Campbell signed a new 6-year, $22.5 million contract after last season’s 8-5 campaign that saw Iowa State register wins over then-No. 3 Oklahoma and then-No. 4 TCU, but the school wasn’t done investing in him.
On Sunday, Iowa State announced Campbell has signed an extension keeping him in Cyclone colors through 2024. While this extension doesn’t include a raise for Campbell — last year’s deal boosted his salary from $2.1 million to $3.5 million immediately — it does carry an additional $1 million for his assistants.
In addition to the $1 million Iowa State also committed last year, the school has now committed an extra $3.4 million annually to keeping Campbell and his assistants over the past 13 months.
“Coach Campbell and I had a great end-of-the-year meeting Friday and during our visit we mutually agreed to extend his contract to 2024 and further demonstrate Coach Campbell and the University’s commitment to one another,” Iowa State AD Jamie Pollard said in a statement. “I couldn’t be more excited for our current players, fans and recruits to receive this great news.”
Iowa State’s assistant pool was $2.982 million in 2018 according to the USA Today salary database, putting the Cyclones 49th in the country. Adding another million would boost the Cyclones to 27th, based on 2018 figures.
Ranked No. 24 in the final College Football Playoff poll, Iowa State concluded the regular season at 8-4 and in third place in the Big 12. The Cyclones’ six conference wins are the most in the program’s 23-year history of Big 12 membership, and this year’s club was the closest Iowa State team to reaching the Big 12 Championship since the 2005 team that came within a game from winning their first (and only) Big 12 North title.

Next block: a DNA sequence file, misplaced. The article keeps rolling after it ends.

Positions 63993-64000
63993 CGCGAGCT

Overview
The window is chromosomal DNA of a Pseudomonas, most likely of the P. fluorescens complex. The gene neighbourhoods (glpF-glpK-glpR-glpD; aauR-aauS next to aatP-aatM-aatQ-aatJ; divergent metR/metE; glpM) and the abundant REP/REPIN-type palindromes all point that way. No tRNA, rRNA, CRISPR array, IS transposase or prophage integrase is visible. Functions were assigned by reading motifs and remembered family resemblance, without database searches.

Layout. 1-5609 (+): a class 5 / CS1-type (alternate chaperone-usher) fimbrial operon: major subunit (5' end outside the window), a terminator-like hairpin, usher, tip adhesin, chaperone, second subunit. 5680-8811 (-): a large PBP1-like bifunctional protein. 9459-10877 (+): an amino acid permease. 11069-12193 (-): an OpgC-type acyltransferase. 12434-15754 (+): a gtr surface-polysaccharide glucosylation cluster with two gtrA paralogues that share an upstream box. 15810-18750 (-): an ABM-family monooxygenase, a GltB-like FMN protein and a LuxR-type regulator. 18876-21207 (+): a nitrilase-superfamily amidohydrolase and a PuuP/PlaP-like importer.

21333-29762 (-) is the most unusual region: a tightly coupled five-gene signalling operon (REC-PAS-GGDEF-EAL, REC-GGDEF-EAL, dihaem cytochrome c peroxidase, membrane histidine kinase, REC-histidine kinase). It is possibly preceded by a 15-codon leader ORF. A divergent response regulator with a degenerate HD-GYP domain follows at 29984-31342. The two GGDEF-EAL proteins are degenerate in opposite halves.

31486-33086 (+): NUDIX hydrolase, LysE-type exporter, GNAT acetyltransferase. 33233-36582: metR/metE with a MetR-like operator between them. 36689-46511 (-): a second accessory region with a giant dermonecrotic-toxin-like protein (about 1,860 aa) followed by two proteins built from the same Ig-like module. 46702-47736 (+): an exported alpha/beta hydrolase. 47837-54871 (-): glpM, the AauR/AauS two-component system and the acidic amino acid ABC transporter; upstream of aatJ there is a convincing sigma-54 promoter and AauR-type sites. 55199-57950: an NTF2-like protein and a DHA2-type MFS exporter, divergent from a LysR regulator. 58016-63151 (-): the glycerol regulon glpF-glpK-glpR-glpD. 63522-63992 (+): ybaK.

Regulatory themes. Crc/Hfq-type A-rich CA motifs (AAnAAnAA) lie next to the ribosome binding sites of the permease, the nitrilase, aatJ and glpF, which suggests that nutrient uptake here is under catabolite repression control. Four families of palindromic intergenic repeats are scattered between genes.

The Cyclones will finish Campbell’s third season against No. 13 Washington State in the Valero Alamo Bowl on Dec. 28.
Tua Tagovailoa may have come in second in the Heisman race, but Saturday was still a winning night for Alabama.
While he was in New York with his quarterback, Nick Saban‘s recruiting machine was still humming at full capacity as the Crimson Tide managed to flip 5-star safety Dax Hill from Michigan.
A Tulsa native and the younger brother of Oklahoma State running back Justice Hill, Hill is the No. 8 overall player and the top safety in the 2019 class, according to the 247Sports Composite rankings.
“This was a tough decision for me and my family but I have decided to de-commit from the University of Michigan and flip my commitment to the University of Alabama!!” Hill wrote in a Twitter post.
With Hill’s commitment, Alabama’s 24-man class has increased its lead for the No. 1 ranking in the 247Sports Composite team rankings. Alabama has a 25-point lead over Texas A&M for the top spot with a week and a half before the early signing period.
Hill’s loss means Michigan’s 23-man class now ranks 11th nationally and second in the Big Ten.